To better bridge the age gap, I feel like WFO could benefit from adapting to new methods to reach young birders, like social media, and connecting young people to adult professionals no matter where they live in the WFO region. In LA, we have lots of professional birders and ornithologists, but WFO can serve as a link to ensure that young people in rural Idaho or Baja California, for example, can also get connected to such phenomenal people and resources. Whether this outreach occurs through an online platform or through in-person events such as conferences or camps for young ornithologists, I am excited to see the directions in which WFO can expand its appeal to young people in the future.

Can you share your experiences of working at the Moore Lab of Zoology?

Preparing specimens at the Moore Lab for the last several months has been such an educational and interesting process. After getting into living birds, I never thought that I would want to be looking at dead birds too! However, having birds in the hand has allowed me to learn so much about their anatomy and physiology in a way that I never would have experienced in the field. Although it is a steep learning curve to get a handle on the process and I’m still not fantastic at it, it is very cool to be in the same space as lots of amazing researchers who are working on the cutting edge of ornithology. Even if I’m not involved with those projects directly, working on the backlog of specimens in the freezer is very rewarding, as I know that someday the birds I am preparing could be useful to future generations of researchers.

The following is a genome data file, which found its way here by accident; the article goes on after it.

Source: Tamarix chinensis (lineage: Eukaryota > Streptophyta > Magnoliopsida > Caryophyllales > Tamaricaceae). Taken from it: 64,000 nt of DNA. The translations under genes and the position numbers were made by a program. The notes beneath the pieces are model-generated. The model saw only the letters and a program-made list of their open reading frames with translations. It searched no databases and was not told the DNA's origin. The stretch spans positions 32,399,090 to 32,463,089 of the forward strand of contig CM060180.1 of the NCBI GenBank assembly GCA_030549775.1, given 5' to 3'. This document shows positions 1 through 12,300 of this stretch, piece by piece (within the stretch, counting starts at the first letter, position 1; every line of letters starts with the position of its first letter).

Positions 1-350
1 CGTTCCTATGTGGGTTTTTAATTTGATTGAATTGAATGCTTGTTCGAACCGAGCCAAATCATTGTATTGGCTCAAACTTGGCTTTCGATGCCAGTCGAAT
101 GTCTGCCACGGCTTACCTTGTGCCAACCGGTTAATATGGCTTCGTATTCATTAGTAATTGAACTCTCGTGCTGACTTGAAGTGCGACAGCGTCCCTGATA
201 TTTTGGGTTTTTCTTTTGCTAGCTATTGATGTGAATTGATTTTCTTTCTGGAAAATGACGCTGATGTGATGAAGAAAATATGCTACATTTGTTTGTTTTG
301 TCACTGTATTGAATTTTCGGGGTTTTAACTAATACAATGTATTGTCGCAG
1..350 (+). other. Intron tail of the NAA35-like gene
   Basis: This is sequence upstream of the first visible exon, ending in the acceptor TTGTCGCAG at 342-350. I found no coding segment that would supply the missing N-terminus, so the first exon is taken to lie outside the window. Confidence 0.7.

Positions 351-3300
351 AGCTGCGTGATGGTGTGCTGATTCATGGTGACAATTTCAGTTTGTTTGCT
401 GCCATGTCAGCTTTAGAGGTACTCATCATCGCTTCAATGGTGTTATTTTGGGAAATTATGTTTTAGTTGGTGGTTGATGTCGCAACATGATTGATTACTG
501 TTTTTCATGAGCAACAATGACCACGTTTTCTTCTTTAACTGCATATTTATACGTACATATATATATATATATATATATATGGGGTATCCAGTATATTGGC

Where do you see yourself in 10 years?

In 10 years, I hope to be actively involved in a bird conservation project or recovery program, preferably in a position where I am both protecting birds and sharing my love of birds with the public. I want to be out in the field as much as possible, doing work that is useful and will have an impact that benefits the survival of declining bird species. We need many people on board with the idea of safeguarding habitats and avian biodiversity ASAP!

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  1. Wonderful! Way to go, Calvin! So gratifying to know there’s a new generation of birders and conservationists out there!

  2. It has been my pleasure to know Calvin Bohn. I have been delighted to follow him since he attended the WFO conference in Ventura. He has a passion for birds and conservation. His enthusiasm is infectious and his participation and contributions to the WFO student programs, Zoom meetings, and annual conferences have helped immensely to direct WFO in how to increase the participation of other young birders in the program.